It is only logical that many Java developers have started to look around to see if there's anything better out there. And guess what? There is. It's called IntelliJ IDEA (henceforth called “IntelliJ”) and it's a free and open source IDE from a company called Jetbrains. But you probably knew that already.
As it turned out, I was the lucky winner of a IntelliJ Ultimate Edition license at the Jetbrains booth at Øredev developer conference in 2012 (the Community Edition is completely free though). At that time I still used Eclipse; I had tried IntelliJ a few times, but I wasn't convinced. I mean, it was fast and beautiful and all that, but it just felt strange and backwards to me. It was simply not for me, I thought.
Fast forward a few months. I had quit working for a consultant company that couldn’t give me exciting enough projects to work on, and started working at a company developing a backup service for the cloud, developing in a much more modern environment. I kept on using Eclipse at first, but got increasingly frustrated with the weak Maven support (hint: it's unusable).
IntelliJ, on the other hand, had great Maven support, and that’s why I decided to force myself to use it for 30 days to see if it would stick. It turned out, I did not need to force myself, after just a few days I was falling in love.
What’s so great about IntelliJ then?
It’s fast, really fast. Since it’s not compiling all the time, like Eclipse does, it has a lot more resources to spend on the UI. And yes, it will still show warnings and errors as you type.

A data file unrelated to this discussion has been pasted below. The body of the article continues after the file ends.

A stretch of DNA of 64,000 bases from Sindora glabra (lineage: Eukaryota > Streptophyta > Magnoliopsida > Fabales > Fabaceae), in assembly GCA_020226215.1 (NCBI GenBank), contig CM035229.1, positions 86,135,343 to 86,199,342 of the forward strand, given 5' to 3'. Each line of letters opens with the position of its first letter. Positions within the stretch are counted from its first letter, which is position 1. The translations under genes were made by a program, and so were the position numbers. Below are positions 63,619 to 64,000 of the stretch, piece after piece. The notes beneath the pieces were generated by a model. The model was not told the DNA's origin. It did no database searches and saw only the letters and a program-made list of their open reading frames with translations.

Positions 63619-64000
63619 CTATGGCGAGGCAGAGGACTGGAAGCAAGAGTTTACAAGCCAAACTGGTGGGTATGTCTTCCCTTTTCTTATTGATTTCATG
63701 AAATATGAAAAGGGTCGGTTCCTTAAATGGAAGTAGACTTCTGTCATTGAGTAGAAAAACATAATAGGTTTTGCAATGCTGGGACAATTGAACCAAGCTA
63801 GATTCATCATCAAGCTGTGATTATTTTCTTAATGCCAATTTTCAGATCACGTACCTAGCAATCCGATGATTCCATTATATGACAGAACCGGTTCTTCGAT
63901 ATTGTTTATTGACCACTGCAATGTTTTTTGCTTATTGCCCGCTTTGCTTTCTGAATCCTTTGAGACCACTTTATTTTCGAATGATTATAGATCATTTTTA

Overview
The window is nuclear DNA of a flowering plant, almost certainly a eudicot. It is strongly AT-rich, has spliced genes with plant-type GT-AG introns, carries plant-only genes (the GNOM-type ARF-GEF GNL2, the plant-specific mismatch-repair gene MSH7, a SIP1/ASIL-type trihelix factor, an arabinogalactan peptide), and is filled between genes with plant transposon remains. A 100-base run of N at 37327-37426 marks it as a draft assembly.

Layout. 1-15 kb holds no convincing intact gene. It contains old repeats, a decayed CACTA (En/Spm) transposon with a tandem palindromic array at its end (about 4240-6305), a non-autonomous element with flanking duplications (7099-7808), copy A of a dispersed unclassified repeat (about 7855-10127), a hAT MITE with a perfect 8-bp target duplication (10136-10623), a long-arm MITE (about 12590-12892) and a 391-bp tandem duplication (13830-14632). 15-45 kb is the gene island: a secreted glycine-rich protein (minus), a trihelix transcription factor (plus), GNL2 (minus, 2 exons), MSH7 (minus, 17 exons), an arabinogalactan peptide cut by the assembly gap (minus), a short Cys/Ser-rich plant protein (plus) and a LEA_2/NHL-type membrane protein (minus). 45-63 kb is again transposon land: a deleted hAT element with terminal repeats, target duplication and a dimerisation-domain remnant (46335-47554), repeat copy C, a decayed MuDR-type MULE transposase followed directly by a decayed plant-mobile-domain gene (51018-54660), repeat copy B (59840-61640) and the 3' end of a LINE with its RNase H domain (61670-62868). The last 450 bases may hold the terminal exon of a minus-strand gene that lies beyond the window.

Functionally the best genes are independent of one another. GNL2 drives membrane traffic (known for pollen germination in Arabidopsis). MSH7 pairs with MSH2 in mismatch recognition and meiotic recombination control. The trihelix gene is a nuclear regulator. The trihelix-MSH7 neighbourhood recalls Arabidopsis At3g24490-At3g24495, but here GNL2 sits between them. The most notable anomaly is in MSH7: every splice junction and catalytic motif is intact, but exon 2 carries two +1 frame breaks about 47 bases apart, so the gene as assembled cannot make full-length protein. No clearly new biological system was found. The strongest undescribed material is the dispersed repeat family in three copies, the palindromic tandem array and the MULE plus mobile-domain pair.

It’s beautiful. Well, the standard theme is no better than Eclipse's, but the new dark theme called Darcula is gorgeous (looks a little like sublime text).
No more saving. Files are saved automatically, no more ctrl+s’ing or cmd+s’ing. That of course means that you need to press something else if you want IntelliJ to compile (e.g. for hot-swapping), and that keystroke is cmd+F9 (and probably ctrl+F9 on Linux/Windows). It turns out you don't need to compile every time you save. Who knew!
Easy variable inspection. At first I was annoyed that inspecting variables during debug was a little more complicated in IntelliJ than selecting and pressing cmd+shift+i in Eclipse. But then I accidentally discovered that all you need to do is Alt-click on the variable that you want to inspect. Awesome!
Cmd+Alt+click opens the implementation of an interface or an interface method (or brings up a list if there are more than one).
Alt+Enter helps you almost always! It can quickly insert code to:
- Iterate over a collection
- Add missing imports
- Introduce a new variable from a method call
- Much, much more...
Easily generate constructors, getters, setters etc., just by pressing Ctrl+Enter (not Cmd!).
Lots of plugins which are very easy to install, no more update sites - all in one place. Eclipse has always been a little clunky when it comes to plugin management.
Great Maven support (adds and removes modules automatically etc). I no longer have synchronization issues between the terminal and Eclipse. No more F5, baby!
Warns if public methods are unused. Eclipse only does private.
Console scroll lock works. Scroll locking in the Eclipse Console almost works, which means it's unusable. When the lock is on, there's still scrolling, just not as much. In IntelliJ you just click in the console where you want it locked - and it actually works!
Visible changes - IntelliJ shows a green bar in the gutter where changes have been made to a source file - it's easy to undo right in the editor, would otherwise be done with git (or similar).
As with any IDE, you need to do a little tweaking to get it just right, but that’s expected. The first thing to do is obviously to change to the Darcula theme. The settings window is completely searchable, so it’s very easy to find what you’re looking for. If you still struggle, turn to Google. If you still can't make it work, file a feature request in the bug tracker. Jetbrains people are very helpful and responds quickly.
These are some of the things I love about IntelliJ. What are your reasons for using it? Or even more interesting, what are your reasons for not using it?
(You can imagine how thrilled I am over Google basing their new Android Studio IDE off of IntelliJ!)